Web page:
(“Dick Cheney attended the show tonight,” Miranda tweeted after Cheney's visit. “He’s the OTHER vice-president who shot a friend while in office.” Current Vice President Mike Pence also took in a performance shortly before his swearing in, though his appearance was met with a much less pithy response.)

As for The Hamilton Mixtape, many of Miranda's dream rappers turned out for its recording, though the tracks they laid down diverge from the one performed live for the Obamas in 2009, which legions of adoring fans can chant along to thanks to the musical's overwhelming popularity. Instead, this mixtape’s contributing artists were invited to reimagine and expand upon the themes of the play—immigration, ambition, and stubble—placing them in an explicitly 21st-century context.

Listen to The Hamilton Mixtape and the original cast recording of Hamilton for free on Spotify.

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Ayun Halliday is an author, illustrator, theater maker and Chief Primatologist of the East Village Inky zine. She has yet to win the Hamilton lottery. Join her in New York City for the next installment of her book-based variety show, Necromancers of the Public Domain, this March. Follow her @AyunHalliday.

Watch a New Virtual Reality Production of Shakespeare’s Hamlet: A Modern Take on a Classic Play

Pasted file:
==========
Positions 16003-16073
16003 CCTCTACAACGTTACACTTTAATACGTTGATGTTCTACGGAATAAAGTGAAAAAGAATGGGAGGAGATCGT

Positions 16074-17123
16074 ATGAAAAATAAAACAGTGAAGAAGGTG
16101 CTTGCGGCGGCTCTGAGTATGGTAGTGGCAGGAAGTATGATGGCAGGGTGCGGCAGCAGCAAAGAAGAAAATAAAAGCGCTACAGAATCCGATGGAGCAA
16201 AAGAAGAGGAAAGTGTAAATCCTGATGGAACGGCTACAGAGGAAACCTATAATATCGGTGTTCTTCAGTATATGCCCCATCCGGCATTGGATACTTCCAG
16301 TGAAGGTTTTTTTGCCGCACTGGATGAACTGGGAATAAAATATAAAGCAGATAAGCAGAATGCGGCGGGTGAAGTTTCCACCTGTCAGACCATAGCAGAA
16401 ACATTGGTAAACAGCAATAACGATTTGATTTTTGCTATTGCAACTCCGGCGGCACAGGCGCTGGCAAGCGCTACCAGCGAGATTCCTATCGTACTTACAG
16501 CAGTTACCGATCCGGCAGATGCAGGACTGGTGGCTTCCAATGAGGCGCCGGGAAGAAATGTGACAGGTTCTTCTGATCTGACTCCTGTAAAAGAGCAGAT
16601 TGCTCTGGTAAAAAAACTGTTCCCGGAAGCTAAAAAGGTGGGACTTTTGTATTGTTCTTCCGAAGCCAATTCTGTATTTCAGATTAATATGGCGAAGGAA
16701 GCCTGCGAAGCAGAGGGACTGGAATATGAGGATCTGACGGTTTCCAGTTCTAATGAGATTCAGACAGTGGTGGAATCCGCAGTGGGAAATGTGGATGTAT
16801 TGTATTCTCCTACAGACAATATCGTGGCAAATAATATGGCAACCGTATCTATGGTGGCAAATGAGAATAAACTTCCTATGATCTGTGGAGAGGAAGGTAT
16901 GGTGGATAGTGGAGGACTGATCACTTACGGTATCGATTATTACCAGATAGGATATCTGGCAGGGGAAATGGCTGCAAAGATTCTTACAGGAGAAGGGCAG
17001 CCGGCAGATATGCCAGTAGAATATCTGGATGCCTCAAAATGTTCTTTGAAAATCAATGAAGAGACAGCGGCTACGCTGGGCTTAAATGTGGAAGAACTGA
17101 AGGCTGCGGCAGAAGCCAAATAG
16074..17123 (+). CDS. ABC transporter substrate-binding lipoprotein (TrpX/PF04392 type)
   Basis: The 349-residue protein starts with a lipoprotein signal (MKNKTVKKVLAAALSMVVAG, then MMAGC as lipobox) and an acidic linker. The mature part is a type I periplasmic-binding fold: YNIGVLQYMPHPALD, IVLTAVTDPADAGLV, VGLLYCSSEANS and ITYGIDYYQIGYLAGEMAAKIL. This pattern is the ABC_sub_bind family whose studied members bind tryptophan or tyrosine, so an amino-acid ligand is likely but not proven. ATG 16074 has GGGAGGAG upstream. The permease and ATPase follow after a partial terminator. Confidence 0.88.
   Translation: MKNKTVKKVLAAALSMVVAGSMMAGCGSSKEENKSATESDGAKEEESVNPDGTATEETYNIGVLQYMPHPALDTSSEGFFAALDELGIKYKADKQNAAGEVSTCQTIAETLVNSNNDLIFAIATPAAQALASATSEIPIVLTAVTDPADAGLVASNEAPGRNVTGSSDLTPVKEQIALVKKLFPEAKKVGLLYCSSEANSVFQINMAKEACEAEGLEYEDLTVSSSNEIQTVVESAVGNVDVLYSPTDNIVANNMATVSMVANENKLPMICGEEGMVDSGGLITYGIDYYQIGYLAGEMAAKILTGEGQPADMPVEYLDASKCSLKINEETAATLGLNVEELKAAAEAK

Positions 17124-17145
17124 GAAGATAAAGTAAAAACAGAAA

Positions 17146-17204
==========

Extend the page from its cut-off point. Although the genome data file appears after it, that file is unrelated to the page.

Often compared to The Tempest, Samuel Beckett's Endgame may have as much of Shakespeare’s Hamlet in it, though the author was unwilling to acknowledge the influence to Theodor Adorno. Beckett's central character, the blind, aged Hamm, spends all of his time in a throne haranguing the other three, in a gloomy place, The New York Times’ Brooks Atkinson wrote, “somewhere between life and death.” Hamm might have been the Danish prince grown old and bitter, left with nothing but what Beckett called Shakespeare’s “fat greasy words.”

In any case, Hamlet has long been thought of as a prototype of the absurd, a play where little happens because its protagonist is too haunted to have relationships with the living or make decisions, a condition he complains about in scene after scene. Trauma, existential paralysis, crippling doubt punctuated by fits of rage and violence—these are the makings of the 20th century anti-hero. If the play has a classical hero, a man of action and resolve, it is, absurdly, a dead man, Hamlet’s father, who testily declares his purpose in his final speech, “to whet thy almost blunted purpose.”




Should Hamlet be turned into an immersive VR and augmented reality experience, allowing viewers to inhabit a character's point of view, they might not opt to see things as the moody, depressive, speechifying prince. In Hamlet 360: Thy Father’s Spirit, we instead get to inhabit the ghost, who only appears in the play a handful of times but still fills every scene with his glowering presence. The 60-minute VR “modern adaptation” is a co-production of Boston’s Commonwealth Shakespeare Company and Google.

“Both extremely long by the standards of virtual reality and extremely short by the standards of Hamlet,” writes Elizabeth Harris at The New York Times, the film “can be watched in 3-D using a V.R. headset or in two dimensions on a desktop or mobile device” (see it above). On a vast, darkened set cluttered with fine but shabby furnishings in heaps, glowing lamps, a bathtub, and a car, actors perform condensed scenes while we, as ghost, freely roam about, viewing the action in three dimensions, a device intended to give the viewer “a sense of agency and urgency as an omniscient observer, guide and participant,” the production notes.